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17 mai 2008 6 17 /05 /mai /2008 02:57

This particular reflection seems obvious to me when I read:

The only thing that interested me fot a moment about the Russians was the Revolution, but it only lasted a faw weeks and now they have the same “bourgeois family” way of thinking as we do here. The Revolution destroyed Tsarist inanities only to replace them with other absurdities which seem to us to have the same opportunist exaggerations as those conceived by the autocratic capitalism of the imperial government.

Moral and physical happiness (extract)

Francis Picabia, July 2nd 1921, 10 a.m.

Why didn’t they see it at the time! With Ça Ira! I find a review that still corresponds with myself in the field of the arts and through politics, and I have great pleasure in noting what Willy Koninckx could publish in 1920 in the Number 1:

The epithets: romantic, impressionist, futurist, cubist, simplist, etc. are laughable; there is no romanticism, there is no impressionism, there is a man. There are not a few men, there are millions of men and every one of these men has a heart, a life.

Does this still have to be repeated, especially as these collective labels, these so-called groups are a camouflage for reality?

Of course, after fifty years of experience loaded with horror, certain aspects of Ça Ira! seem naive, and yet the questions are put, and well put, even in the article by Nico Bunt: ‘The Lightening Horizon’:

Yet, I remember rightly, bourgeoisie, too, has had its revolution: countless heads chopped off during the Terror prove this (which does not mean, however, that the Revolution was not an admirable achievement). But this Tiers Etat, that used to be oppressed, has today become the oppressor: it remembers 1792 and fears the ‘sovereign people’ will mete out the same treatment as was formerly inflicted on the ‘            aristocrats’.

And for the author’s conclusions, after half a century they seem the result of a feeling of protest rather than of constructed thought.

And yet, I can’t help laughing – with no great merit – with hindsight at sentences such as the ones I read in 1973 about the book Poets against the War, when Wily Koninckx says:

They (Flanders and Wallonie) have just escaped from the frightful trap laid for them by world imperialism...

or else

The dead live. They fell, glorious in their sacrifice.

It was frightful, of course. The ‘glorious’ only helped the blacklegs.

This review of which we can give only a glimpse, always contains sentences and lines that now seem aggressive to us in their strenght bound up in the soil:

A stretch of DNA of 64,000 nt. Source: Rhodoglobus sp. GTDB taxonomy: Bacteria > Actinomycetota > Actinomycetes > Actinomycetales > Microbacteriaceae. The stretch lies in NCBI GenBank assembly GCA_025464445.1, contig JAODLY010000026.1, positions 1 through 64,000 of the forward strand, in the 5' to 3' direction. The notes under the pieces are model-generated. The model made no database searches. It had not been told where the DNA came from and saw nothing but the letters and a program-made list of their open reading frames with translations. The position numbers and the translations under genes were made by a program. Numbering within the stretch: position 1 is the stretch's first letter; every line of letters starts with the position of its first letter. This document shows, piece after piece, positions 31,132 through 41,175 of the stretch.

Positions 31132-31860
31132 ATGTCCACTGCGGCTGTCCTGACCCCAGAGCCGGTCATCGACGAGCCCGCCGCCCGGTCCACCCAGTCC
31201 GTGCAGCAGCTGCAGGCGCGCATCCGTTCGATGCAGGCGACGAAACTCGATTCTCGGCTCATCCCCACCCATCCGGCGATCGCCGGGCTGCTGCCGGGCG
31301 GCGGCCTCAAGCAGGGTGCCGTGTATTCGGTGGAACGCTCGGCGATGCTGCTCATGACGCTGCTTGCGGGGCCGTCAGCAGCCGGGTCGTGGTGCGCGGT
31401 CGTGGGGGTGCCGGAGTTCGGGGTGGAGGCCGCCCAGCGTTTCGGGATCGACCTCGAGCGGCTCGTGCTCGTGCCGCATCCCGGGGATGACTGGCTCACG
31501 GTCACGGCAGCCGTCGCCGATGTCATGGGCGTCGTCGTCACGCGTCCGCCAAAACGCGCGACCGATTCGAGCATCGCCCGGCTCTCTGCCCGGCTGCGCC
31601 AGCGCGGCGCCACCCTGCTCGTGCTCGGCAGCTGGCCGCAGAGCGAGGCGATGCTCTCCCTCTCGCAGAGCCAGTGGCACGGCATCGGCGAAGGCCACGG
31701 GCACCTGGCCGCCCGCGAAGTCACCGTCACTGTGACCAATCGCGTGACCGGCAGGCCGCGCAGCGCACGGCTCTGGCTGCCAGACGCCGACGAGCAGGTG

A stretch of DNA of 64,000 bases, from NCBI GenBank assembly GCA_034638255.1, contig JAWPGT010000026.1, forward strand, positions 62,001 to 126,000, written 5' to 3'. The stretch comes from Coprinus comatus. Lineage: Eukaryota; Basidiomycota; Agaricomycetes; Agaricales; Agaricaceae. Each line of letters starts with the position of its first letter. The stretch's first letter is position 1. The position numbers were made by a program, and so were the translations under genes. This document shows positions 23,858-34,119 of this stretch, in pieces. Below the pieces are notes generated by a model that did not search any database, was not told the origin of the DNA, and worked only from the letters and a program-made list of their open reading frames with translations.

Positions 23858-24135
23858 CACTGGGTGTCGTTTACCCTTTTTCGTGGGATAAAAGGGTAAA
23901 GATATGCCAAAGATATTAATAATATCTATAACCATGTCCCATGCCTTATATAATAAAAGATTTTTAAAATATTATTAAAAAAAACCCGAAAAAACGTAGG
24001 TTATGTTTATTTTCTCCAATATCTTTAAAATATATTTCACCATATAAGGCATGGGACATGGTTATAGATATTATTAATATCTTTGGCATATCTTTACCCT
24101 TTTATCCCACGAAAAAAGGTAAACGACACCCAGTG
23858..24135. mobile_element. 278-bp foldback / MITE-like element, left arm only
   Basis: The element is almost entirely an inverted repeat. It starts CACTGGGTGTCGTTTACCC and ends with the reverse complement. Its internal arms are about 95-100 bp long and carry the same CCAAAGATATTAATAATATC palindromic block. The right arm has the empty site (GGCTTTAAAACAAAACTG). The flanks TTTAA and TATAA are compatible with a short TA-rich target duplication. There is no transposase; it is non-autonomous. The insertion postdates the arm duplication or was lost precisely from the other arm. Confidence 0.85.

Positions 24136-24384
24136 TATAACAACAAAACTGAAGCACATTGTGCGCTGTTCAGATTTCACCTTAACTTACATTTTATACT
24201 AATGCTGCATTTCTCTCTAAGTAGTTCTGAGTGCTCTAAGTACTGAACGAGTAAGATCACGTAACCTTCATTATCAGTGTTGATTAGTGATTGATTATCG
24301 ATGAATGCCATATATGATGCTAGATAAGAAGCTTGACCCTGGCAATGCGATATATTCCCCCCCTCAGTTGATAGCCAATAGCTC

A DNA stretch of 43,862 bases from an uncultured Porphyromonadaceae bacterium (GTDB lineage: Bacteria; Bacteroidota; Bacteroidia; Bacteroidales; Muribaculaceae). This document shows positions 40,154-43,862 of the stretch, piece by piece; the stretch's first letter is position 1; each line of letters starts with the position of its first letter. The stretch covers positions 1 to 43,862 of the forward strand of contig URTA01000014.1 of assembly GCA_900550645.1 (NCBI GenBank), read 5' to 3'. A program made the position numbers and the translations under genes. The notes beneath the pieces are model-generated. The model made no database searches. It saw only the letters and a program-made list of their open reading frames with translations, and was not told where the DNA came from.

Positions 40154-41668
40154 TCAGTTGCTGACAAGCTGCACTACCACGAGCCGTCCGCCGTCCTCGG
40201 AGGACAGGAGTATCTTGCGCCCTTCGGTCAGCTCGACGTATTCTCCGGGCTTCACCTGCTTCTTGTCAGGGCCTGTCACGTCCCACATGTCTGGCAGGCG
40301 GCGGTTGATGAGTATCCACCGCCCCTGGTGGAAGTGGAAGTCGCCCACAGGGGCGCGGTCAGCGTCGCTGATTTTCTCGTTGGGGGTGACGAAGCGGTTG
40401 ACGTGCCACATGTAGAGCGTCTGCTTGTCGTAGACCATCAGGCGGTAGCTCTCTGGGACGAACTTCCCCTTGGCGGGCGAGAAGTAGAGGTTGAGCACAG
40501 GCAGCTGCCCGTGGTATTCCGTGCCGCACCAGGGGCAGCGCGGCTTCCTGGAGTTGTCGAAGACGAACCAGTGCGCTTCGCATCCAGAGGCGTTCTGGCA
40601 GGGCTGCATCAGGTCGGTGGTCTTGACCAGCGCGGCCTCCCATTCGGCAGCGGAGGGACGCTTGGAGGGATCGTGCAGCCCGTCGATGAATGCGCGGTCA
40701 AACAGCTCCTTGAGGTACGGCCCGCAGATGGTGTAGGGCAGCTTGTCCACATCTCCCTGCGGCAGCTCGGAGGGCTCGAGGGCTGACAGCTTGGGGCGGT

I hear there in the offices

The cold-skinned old men

Multiply and grow

For the armies of the future.

Couldn’t I have understood that as the inspiration of Michel Debré – cold-skinned! – asking for a hundred million Frenchmen! Come, come, don’t be nasty, now! In fact these lines come from René Arcos in his poem ‘1916’ – another of his poems published in Ça Ira! was ‘banned by the Censor in 1917’. It was called ‘January 22, 1917, Message from President Wilson’.

Ça Ira! had no scruples in publishing, hardly two years after a great massacre for which only the politicians, whatever their party, were to blame, ‘A Kid’s Dream’, also by Willy Koninckx, from which I quote an extract characteristic of the whole:

The final result of the battle was sad. The manufacturers of coffins did not stop production and the schoolmasters, pedantic and finical, declaimed to their pupils the glorious sacrifices and the heroic deaths of obscure soliders.

Burning with questions of the moment, this review piles up clichés, much the same as those used by Georges Pompidou making an election speech to the French people. I quote what Georges Marlier wrote about France:

The most widespread of these ready-made formulae is the one that affirms dogmatically that France is the country of ‘the well-lined stocking’ and that ‘property is much divided there’.

An exasperating review for anyone who hides his ‘lust for power’ behind a cloak of conventional morality. Ça Ira! states and denounces, spreads its registers, as Paul Neuhuys says in 1973 for the complete republication of the review:

Ça Ira! had no other claim than to let some air into our house, to cross frontiers, to know the world.

And the review can do it, in its choices and its articles, its research.


Collection OU, 7, Ingatestone, Essex, 1977.

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